Yesterday, I left the GoCardless office for the last time.
After five and a bit years, and a six month internship before that, it feels weird to be saying this- but it’s time for me to move on.
Trying to reflect on this experience is difficult. I started GC as an intern and left as a Principal Engineer, which is just one aspect of an incredible journey with many amazing stops along the way.
What even happened?
Here’s some thoughts that make my head spin:
- GC has 20x as many staff now as they did when I first started
- Our payment volume has increased similarly- I remember a mad panic about 180k daily payments in 2016, but we submitted ~2.5M last Thursday without a sweat!
- I’ve had about six different job titles at GC, given I’ve switched from SDE to SRE and back again, been promoted three times and had tours in more than six teams
- In that time, I’ve made 16,000 commits and ~2k PRs to GoCardless repos, in more than ten programming languages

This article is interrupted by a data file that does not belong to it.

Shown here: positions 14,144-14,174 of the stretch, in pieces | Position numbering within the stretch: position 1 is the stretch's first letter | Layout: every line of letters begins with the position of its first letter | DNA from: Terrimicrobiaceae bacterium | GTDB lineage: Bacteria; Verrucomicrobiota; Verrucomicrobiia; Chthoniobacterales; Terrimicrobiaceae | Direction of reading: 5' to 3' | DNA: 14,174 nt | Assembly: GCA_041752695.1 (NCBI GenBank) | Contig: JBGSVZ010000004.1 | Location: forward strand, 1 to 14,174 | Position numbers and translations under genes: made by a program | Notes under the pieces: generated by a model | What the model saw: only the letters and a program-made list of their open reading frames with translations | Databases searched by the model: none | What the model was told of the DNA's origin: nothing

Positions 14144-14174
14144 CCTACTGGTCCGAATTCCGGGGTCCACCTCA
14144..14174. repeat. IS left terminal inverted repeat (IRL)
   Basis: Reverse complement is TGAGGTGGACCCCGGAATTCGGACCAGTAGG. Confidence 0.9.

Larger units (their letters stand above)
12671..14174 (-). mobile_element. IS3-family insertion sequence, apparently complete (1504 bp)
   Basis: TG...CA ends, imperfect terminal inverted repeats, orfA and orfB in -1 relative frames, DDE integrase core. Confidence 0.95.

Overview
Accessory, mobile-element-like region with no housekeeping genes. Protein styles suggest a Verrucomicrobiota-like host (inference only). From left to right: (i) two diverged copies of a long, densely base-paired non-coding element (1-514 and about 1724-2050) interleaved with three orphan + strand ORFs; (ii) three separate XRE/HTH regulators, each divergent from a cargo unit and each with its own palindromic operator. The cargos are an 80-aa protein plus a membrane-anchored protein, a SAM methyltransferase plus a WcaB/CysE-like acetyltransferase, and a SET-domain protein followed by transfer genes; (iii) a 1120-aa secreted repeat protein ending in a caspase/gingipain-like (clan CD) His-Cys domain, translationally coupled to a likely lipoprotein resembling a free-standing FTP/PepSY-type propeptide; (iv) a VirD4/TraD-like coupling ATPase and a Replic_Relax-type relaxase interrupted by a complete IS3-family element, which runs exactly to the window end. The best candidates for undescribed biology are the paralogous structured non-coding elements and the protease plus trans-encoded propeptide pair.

You work on a huge variety of projects in a tenure like this, and my list contains things like managing the integration of an acquisition, rebuilding our Postgres clustering (twice 🤦), creating a framework for GC Kubernetes operators and a learning from lots and lots of incidents.
The best thing about spending a while at the same place, though, is that you get to work on really large-scale initiatives that might take years and see them from start to finish. That’s the type of work that has long-term impact on a company, and is what I’m most proud of.
For me, these were:
Migrating from IBM SoftLayer to Google Cloud Platform (Aug 2017-Sept 2018)
Starting properly in August 2017, the Platform team worked to rebuild the entirety of GoCardless’ infrastructure from physical machines in SoftLayer to the fully virtualised world of GCP.
The entire team had to learn Kubernetes from scratch, discover all the idiosyncrasies of the legacy infrastructure, then plot a course into a modern Cloud environment while continuing to support the rest of Product Development for their infrastructure needs.
On the 16th of September 2018, we switched everything over to GCP with just 7m of downtime. Since then, GoCardless has only increased its investment in GCP, and almost every team works with Google technologies on a day-to-day for critical parts of their job.